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Different Understandings of Chance

The word ‘chance’The subject of a major study from David Bartholomew, God and Chance (London: SCM Press, 1984).is generally used in one of three ways:

  1. in respect of an event such as the tossing of a coin. As Peacocke says, ‘had we sufficient knowledge of the exact values of all the relevant parameters, the laws of mechanics would in fact enable us to say in any particular toss which way the coin would fall.’Peacocke, A, Creation and the World of Science (Oxford: Oxford University Press, 1979) p90. Whether we could ever possess such knowledge of a system is highly doubtful.Thus to call such outcomes chance is to confess to the incompleteness of our knowledge of the relevant causative factors, it is not to deny that those factors exist or that they are sufficient to account for the event.

  2. in respect of combinations of events which seem to come from two different causal chains. Peacocke again: ‘Suppose that when you leave the building in which you are reading these pages, as you step on to the pavement you are struck on the head by a hammer dropped by a man repairing the roof... the two trains of events... are each within themselves explicable as causal chains. Yet there is no connection between those causal chains except their point of intersection.’Peacocke, 1979, 90-91

If Laplace were right, and the whole course of the universe theoretically predictable (see determinism, indeterminism and their implications), then of course this hammer-blow would also be predictable. This second meaning of chance would again be an expression of our ignorance.

  1. as a non-technical way of describing the outcomes of events governed by quantum theory. Quantum mechanics, as usually understood, implies that these outcomes are not determinate until they occur - they can only be expressed in terms of probabilities. Not only is our knowledge of systems limited by the Heisenberg Uncertainty Principle, but there is an inalienable indeterminacy about the events themselves (see Shaking the Foundations: the implications of quantum theory). Polkinghorne has argued that there is indeterminacy also in large-scale chaotic systems.Polkinghorne, 1989, 28-30 - see also Peacocke and Polkinghorne compared.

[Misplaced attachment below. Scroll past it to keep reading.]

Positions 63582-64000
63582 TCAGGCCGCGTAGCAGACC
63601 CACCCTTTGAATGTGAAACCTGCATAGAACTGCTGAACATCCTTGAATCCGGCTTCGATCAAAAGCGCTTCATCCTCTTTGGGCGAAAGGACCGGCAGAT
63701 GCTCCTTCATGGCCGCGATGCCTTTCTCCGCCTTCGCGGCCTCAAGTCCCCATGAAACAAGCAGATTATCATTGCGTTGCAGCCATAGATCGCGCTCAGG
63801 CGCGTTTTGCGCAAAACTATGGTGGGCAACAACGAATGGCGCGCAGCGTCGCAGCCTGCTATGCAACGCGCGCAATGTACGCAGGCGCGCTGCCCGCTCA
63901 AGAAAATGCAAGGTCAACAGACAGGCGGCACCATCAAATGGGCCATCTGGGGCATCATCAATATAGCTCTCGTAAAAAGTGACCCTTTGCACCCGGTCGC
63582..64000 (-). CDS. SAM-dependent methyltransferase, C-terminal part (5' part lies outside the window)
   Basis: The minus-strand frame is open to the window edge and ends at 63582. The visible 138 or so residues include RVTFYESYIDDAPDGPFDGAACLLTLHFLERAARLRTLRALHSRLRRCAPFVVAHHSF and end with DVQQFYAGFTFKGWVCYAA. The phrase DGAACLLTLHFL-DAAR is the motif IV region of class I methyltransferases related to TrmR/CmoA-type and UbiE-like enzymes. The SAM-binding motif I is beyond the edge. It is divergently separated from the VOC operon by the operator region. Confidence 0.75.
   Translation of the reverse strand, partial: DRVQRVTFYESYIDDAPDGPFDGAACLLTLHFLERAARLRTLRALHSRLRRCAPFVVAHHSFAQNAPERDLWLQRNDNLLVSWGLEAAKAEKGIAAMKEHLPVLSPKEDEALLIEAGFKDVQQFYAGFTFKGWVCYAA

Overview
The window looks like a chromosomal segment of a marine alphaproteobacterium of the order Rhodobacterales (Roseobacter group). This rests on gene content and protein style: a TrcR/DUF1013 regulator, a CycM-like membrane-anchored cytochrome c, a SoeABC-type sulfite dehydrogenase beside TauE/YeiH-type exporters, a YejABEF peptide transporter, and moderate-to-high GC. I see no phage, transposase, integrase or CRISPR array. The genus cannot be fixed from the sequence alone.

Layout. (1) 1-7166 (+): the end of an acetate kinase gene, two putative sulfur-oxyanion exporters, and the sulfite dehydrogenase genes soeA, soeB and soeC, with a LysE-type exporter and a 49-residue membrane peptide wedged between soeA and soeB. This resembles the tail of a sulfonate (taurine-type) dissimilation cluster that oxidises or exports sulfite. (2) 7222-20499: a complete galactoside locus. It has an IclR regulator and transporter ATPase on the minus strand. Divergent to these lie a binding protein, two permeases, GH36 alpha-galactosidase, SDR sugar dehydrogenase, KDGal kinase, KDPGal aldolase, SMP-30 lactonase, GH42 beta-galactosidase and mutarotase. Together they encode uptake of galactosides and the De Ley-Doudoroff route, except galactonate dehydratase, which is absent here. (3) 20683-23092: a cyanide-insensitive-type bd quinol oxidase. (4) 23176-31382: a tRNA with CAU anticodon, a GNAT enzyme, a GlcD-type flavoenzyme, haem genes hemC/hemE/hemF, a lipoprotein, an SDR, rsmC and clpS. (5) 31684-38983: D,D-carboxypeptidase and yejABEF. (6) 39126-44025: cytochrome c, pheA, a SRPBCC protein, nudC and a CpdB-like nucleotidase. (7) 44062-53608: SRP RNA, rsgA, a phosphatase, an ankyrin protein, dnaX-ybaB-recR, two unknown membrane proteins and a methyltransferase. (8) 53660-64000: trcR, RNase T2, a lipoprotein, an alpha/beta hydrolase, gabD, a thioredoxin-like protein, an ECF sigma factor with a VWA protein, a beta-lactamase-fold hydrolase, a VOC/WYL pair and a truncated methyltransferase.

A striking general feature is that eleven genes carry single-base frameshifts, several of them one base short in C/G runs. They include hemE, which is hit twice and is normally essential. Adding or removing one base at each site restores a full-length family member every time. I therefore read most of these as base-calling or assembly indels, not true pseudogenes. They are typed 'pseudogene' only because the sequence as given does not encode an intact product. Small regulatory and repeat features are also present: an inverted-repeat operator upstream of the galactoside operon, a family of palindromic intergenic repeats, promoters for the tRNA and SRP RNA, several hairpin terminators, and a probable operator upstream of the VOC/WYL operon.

Meaning ii) has an enormous effect on how the world actually develops - most strikingly in the field of biological evolution. Darwin’s evolutionary schemepostulates that the environment, viewed as an independently changing entity, is at every moment selecting which variants (arising by a largely separate causal chain) will survive and prosper. Contemporary thinking would recognise the situation as much more complex than that: the environment is itself being shaped by the activities of species as they evolve (this is strikingly illustrated by the Gaia HypothesisGod, Humanity and the Cosmos, pp226-29). But the point still has force - most dramatically in respect of the great extinctions. The trajectory of the massive object that collided with the Yucatan Peninsula 60 million years ago clearly belonged to a different causal chain from the one that had given rise to dinosaurs vulnerable to the extreme conditions resulting from the collision. So the course of evolution is highly unpredictable, much influenced by this sort of chance.

But it is meaning iii) of ‘chance’ which offers the ontological indeterminacy, the openness to possible influence from outside the structure of physical law, that has been of such interest to theologians. It seems to offer a possibility other than God banished, before or behindsee God of the gaps.: that is, the possibility of a God who is ‘before’ in the sense of being the initial cause of everything, ‘behind’ in the sense of sustaining the laws and regularities God has established, but also a God working through the openness and indeterminacy of the natural order.

The debate about divine action has to be taken as a whole - any Christian-theological account of God’s activity must include reference to creation and to eschatological redemption - but there is a specific sub-debate, much aired in recent years, on the possibility of God’s particular action in situations in the present. Clayton makes the important point that any such particular action must be congruent with God’s action in universal history as a whole.Clayton, P, God and Contemporary Science [Edinburgh: Edinburgh Academic Press, 1997] p177.We cannot postulate a God faithful in upholding the regularities of the cosmos, but capricious in particular providential action.

Email link | Feedback | Contributed by: Dr. Christopher Southgate
Source: God, Humanity and the Cosmos  (T&T Clark, 1999)

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